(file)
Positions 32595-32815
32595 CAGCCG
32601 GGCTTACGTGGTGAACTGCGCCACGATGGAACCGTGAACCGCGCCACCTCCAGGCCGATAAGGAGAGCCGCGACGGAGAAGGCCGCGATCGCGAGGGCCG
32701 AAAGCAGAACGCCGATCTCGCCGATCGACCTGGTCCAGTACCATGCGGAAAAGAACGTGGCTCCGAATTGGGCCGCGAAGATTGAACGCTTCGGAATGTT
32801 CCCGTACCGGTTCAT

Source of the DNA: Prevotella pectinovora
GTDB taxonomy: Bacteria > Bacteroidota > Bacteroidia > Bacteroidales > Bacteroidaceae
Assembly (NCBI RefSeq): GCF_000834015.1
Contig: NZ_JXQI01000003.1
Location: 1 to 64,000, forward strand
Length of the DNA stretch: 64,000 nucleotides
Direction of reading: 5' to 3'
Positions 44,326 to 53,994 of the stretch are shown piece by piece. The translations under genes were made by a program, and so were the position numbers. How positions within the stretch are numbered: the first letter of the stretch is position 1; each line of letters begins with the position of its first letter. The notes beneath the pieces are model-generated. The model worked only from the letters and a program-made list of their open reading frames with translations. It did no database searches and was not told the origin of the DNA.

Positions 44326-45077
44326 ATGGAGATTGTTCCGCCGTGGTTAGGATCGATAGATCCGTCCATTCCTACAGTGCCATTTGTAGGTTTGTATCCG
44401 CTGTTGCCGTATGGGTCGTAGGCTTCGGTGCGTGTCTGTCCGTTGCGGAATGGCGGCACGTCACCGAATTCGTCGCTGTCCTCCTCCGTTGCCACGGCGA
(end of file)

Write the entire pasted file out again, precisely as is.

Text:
Positions 32595-32815
32595 CAGCCG
32601 GGCTTACGTGGTGAACTGCGCCACGATGGAACCGTGAACCGCGCCACCTCCAGGCCGATAAGGAGAGCCGCGACGGAGAAGGCCGCGATCGCGAGGGCCG
32701 AAAGCAGAACGCCGATCTCGCCGATCGACCTGGTCCAGTACCATGCGGAAAAGAACGTGGCTCCGAATTGGGCCGCGAAGATTGAACGCTTCGGAATGTT
32801 CCCGTACCGGTTCAT

Source of the DNA: Prevotella pectinovora
GTDB taxonomy: Bacteria > Bacteroidota > Bacteroidia > Bacteroidales > Bacteroidaceae
Assembly (NCBI RefSeq): GCF_000834015.1
Contig: NZ_JXQI01000003.1
Location: 1 to 64,000, forward strand
Length of the DNA stretch: 64,000 nucleotides
Direction of reading: 5' to 3'
Positions 44,326 to 53,994 of the stretch are shown piece by piece. The translations under genes were made by a program, and so were the position numbers. How positions within the stretch are numbered: the first letter of the stretch is position 1; each line of letters begins with the position of its first letter. The notes beneath the pieces are model-generated. The model worked only from the letters and a program-made list of their open reading frames with translations. It did no database searches and was not told the origin of the DNA.

Positions 44326-45077
44326 ATGGAGATTGTTCCGCCGTGGTTAGGATCGATAGATCCGTCCATTCCTACAGTGCCATTTGTAGGTTTGTATCCG
44401 CTGTTGCCGTATGGGTCGTAGGCTTCGGTGCGTGTCTGTCCGTTGCGGAATGGCGGCACGTCACCGAATTCGTCGCTGTCCTCCTCCGTTGCCACGGCGA